Speaking as Hamlet Ghost
Posted on August 10th, 2010

Ajit Randeniya

Hamlet is generally considered the most highly developed of Shakespeare’s genre of the Revenge Play that includes Macbeth, Julius Caesar and Richard III. His use of a liberated form of blank verse without formal line limits “”‚ the unrhymed, iambic pentameter- from the kind that had been made fashionable by Thomas Kyd and Christopher Marlowe, and the use of the character of the ghost typical of his revenge plays in a more sophisticated manner render it so.

 In the opinion of some critics, Shakespeare’s use of  ghosts in revenge plays was simply based on the need to play up to the belief in ghosts that was common in his time, and according to some others, the  character of the ghost was carefully crafted to perform the important dramatic function of  portraying the minds of other key characters. The character of the Ghost in Hamlet who is central to the plot certainly falls in to the latter category.

 The character identified in stage directions of Hamlet simply as “ƒ”¹…”Ghost’ is the ghost of Prince Hamlet’s father, King Hamlet in the dramatis personae; the character is of such importance to setting the plot into motion, according to legend, Shakespeare himself played the Ghost originally.

 Students of Shakespeare argue about the real dramatic significance of the Ghost in Hamlet: the need for it doubly perplexing because “ƒ”¹…”Historia Danica’ the original history of Denmark Hamlet is based on, written by Saxo Grammaticus in the twelfth century, (leading to accusations that Shakespeare plagiarised the original or its French translation by FranƒÆ’†’§ois de Belleforest), did not include the character of the Ghost.

 Shakespeare’s auditors seem to view the Ghost alternately as an illusion, as a portent foreshadowing danger to Denmark, a spirit returning from the grave because of a task left undone, a spirit from purgatory sent with divine permission and a devil who assumes the form of a dead person to lure mortals to doom.

 If the reader is wondering as to where the discourse on this Shakespearean character is heading, it is in fact related to the recent boo-boo by that Sri Lankan politician, criminal and cretin, “ƒ”¹…”Dr’ Mervin Silva; more particularly, his dastardly act of tying a public servant to a tree as punishment for arriving late at work.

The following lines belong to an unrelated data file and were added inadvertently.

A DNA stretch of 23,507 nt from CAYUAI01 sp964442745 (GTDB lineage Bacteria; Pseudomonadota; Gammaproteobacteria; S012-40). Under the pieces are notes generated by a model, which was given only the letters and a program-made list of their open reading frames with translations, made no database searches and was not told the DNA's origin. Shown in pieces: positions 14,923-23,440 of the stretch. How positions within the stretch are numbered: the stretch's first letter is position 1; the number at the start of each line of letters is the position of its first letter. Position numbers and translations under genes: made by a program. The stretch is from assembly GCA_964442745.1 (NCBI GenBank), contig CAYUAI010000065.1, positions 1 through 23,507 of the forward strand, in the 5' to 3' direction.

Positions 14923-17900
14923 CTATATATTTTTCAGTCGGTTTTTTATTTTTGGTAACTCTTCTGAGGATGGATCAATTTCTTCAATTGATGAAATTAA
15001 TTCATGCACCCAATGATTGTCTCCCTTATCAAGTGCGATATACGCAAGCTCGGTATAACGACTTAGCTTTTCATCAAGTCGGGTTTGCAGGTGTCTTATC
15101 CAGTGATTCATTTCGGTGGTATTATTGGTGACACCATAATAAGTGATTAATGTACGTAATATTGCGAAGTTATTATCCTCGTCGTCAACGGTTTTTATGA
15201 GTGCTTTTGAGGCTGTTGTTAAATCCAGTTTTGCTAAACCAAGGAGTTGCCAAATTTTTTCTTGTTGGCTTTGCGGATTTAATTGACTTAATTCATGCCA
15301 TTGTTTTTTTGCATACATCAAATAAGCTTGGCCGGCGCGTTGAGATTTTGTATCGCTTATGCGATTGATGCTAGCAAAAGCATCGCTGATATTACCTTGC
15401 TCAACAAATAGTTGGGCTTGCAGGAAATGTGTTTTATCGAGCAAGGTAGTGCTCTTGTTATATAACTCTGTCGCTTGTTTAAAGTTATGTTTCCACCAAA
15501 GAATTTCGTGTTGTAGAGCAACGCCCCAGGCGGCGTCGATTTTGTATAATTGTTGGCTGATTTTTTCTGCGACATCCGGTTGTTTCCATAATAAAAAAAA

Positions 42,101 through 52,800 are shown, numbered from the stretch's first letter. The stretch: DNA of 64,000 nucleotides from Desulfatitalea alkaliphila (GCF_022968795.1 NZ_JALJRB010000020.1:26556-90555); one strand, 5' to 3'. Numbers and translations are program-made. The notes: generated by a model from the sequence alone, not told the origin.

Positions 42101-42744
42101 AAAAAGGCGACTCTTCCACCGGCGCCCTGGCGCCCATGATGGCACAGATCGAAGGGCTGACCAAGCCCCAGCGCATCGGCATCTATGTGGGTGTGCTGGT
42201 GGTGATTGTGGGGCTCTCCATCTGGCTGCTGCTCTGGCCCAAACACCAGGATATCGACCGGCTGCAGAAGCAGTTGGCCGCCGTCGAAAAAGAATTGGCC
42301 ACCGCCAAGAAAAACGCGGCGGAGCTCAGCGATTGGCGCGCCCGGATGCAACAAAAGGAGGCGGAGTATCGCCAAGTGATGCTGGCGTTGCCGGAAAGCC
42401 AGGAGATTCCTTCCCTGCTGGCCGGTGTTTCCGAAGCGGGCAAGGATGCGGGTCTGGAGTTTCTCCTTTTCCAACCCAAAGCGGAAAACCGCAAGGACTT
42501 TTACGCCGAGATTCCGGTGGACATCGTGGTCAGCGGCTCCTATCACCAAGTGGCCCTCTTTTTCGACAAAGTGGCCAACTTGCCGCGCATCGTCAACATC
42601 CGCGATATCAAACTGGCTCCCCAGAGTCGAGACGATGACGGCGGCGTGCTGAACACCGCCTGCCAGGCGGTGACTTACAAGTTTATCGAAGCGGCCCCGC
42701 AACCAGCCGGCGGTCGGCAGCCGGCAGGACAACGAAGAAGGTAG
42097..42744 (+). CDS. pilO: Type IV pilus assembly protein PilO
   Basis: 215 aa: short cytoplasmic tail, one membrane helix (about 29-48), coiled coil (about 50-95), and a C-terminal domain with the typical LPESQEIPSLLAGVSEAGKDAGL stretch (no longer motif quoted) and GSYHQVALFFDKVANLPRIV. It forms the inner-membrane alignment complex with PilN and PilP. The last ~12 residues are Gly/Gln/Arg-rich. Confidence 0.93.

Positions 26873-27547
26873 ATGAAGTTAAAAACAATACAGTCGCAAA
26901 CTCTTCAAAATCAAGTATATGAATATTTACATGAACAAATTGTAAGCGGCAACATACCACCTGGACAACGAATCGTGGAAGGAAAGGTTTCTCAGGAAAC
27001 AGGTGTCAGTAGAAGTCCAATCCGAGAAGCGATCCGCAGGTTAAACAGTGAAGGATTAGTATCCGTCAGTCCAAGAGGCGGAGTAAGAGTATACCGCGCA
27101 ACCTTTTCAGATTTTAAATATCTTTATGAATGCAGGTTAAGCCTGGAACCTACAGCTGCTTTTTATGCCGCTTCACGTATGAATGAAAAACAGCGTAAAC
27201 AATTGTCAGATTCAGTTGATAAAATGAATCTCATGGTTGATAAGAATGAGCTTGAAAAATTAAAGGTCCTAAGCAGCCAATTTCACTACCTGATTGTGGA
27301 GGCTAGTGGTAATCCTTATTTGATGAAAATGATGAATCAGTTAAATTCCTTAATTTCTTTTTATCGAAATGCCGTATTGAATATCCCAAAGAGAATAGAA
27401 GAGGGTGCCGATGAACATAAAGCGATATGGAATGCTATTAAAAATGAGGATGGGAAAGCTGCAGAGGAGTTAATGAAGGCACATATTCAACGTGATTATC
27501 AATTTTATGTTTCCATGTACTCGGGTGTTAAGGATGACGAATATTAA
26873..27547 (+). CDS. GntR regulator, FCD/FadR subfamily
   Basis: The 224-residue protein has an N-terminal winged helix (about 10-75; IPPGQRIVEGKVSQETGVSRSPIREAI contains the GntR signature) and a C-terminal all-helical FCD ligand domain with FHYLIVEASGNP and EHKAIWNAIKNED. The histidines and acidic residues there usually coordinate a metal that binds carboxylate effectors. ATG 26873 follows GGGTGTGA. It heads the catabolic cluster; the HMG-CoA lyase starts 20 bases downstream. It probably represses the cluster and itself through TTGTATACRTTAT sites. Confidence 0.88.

Strange as it may seem, it appears that Sri Lanka currently needs someone to perform the role of the Ghost in Hamlet, by occasionally reminding the powers that be the need sometimes to jettison characters unworthy of being allowed near the seat of power. Simply in order to save their own reputations and also in order to keep within the straight and narrow. Someone needs to tell President Rajapakse that Mervin Silva should certainly be the first such pariah to be jettisoned.  

 It needs to be remembered while attempting to draw parallels between Denmark and Sri Lanka, or between Prince Hamlet and President Rajapakse, that any malaise affecting Sri Lanka is far different qualitatively and quantitatively from the theme of  “ƒ”¹…”bodily corruption’ Shakespeare emphasised in Hamlet:  the background against which the Ghost indicates to Hamlet and Marcellus that ‘all is not well’, and that ‘something is rotten in the state of Denmark’ was a place where Claudius had killed the King and usurped the throne. It speaks to Hamlet to make him aware of Claudius’ act.

 There is no suggestion that President Rajapakse in any way resembles Hamlet who is a character full of anguish, trauma, despair, doubt and self-doubt, albeit with a sardonic sense of humour. Nor has he been faulted or deceived by an uncle or his kingdom usurped.

 However, just as Hamlet could not have reached fulfilment of himself without the Ghost, President Rajapakse may need the assistance of one. Though the Ghost in Hamlet was his foully killed father’s spirit on a mission for the salvation of Denmark, an average citizen should be able to play the role in Sri Lanka! Simply because all his good work is being undone by being associated with thugs like Mervin Silva.

 The Ghost in Hamlet discloses to him the suspicions already in the minds of Hamlet and his friends. The evidence overcomes Hamlet’s unwillingness to think evil of the king without some undoubted proof.   In our case, President Rajapakse must surely have heard enough about the deeds of this moron previously, and this particular act that clearly marks a new low should be adequate to convince him of the need to remove this “ƒ”¹…”excreta’ from the national scene.  

 The affected public servants have behaved with restraints so far, and there is news that the pariah is about to issue an apology. No amount of apologies or other “ƒ”¹…”Band Aid’ solutions are unlikely to cleanse the government’s reputation following this faux pas and his metaphorical beheading will be the only remedy.

 Hamlet saw “ƒ”¹…”the canker of our nature’ and “ƒ”¹…”of Denmark’ in Claudius too late. The government needs to act fast to save its reputation and more importantly, that of president Rajapakse’s by removing Mervin Silva from civilisation.   He brings disrepute to Sri Lanka.

One Response to “Speaking as Hamlet Ghost”

  1. gdesilva Says:

    Just read the news that Mervyn is a goner….he should have been sent home long time ago but it is never too late, I guess.

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